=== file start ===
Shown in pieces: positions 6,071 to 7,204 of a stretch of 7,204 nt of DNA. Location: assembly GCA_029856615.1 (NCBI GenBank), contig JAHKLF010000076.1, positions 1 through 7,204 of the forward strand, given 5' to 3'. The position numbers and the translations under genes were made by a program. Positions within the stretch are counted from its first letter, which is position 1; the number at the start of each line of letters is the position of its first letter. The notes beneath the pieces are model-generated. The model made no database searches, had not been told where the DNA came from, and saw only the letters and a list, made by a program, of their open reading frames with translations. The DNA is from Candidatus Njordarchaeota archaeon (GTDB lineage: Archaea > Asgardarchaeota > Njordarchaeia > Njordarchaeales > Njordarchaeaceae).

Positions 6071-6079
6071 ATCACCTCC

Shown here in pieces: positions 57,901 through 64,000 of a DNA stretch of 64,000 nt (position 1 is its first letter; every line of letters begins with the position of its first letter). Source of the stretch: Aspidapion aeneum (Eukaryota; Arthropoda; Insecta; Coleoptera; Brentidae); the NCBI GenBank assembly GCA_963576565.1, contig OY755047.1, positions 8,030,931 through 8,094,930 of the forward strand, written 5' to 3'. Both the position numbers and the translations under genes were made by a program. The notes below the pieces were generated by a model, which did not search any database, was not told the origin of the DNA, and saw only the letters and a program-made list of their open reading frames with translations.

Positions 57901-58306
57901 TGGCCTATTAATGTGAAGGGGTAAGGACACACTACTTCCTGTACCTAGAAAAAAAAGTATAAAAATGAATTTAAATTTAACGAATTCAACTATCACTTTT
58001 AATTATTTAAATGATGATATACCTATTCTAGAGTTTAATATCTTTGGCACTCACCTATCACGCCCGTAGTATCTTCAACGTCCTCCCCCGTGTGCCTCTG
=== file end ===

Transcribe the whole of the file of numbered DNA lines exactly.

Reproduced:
Shown in pieces: positions 6,071 to 7,204 of a stretch of 7,204 nt of DNA. Location: assembly GCA_029856615.1 (NCBI GenBank), contig JAHKLF010000076.1, positions 1 through 7,204 of the forward strand, given 5' to 3'. The position numbers and the translations under genes were made by a program. Positions within the stretch are counted from its first letter, which is position 1; the number at the start of each line of letters is the position of its first letter. The notes beneath the pieces are model-generated. The model made no database searches, had not been told where the DNA came from, and saw only the letters and a list, made by a program, of their open reading frames with translations. The DNA is from Candidatus Njordarchaeota archaeon (GTDB lineage: Archaea > Asgardarchaeota > Njordarchaeia > Njordarchaeales > Njordarchaeaceae).

Positions 6071-6079
6071 ATCACCTCC

Shown here in pieces: positions 57,901 through 64,000 of a DNA stretch of 64,000 nt (position 1 is its first letter; every line of letters begins with the position of its first letter). Source of the stretch: Aspidapion aeneum (Eukaryota; Arthropoda; Insecta; Coleoptera; Brentidae); the NCBI GenBank assembly GCA_963576565.1, contig OY755047.1, positions 8,030,931 through 8,094,930 of the forward strand, written 5' to 3'. Both the position numbers and the translations under genes were made by a program. The notes below the pieces were generated by a model, which did not search any database, was not told the origin of the DNA, and saw only the letters and a program-made list of their open reading frames with translations.

Positions 57901-58306
57901 TGGCCTATTAATGTGAAGGGGTAAGGACACACTACTTCCTGTACCTAGAAAAAAAAGTATAAAAATGAATTTAAATTTAACGAATTCAACTATCACTTTT
58001 AATTATTTAAATGATGATATACCTATTCTAGAGTTTAATATCTTTGGCACTCACCTATCACGCCCGTAGTATCTTCAACGTCCTCCCCCGTGTGCCTCTG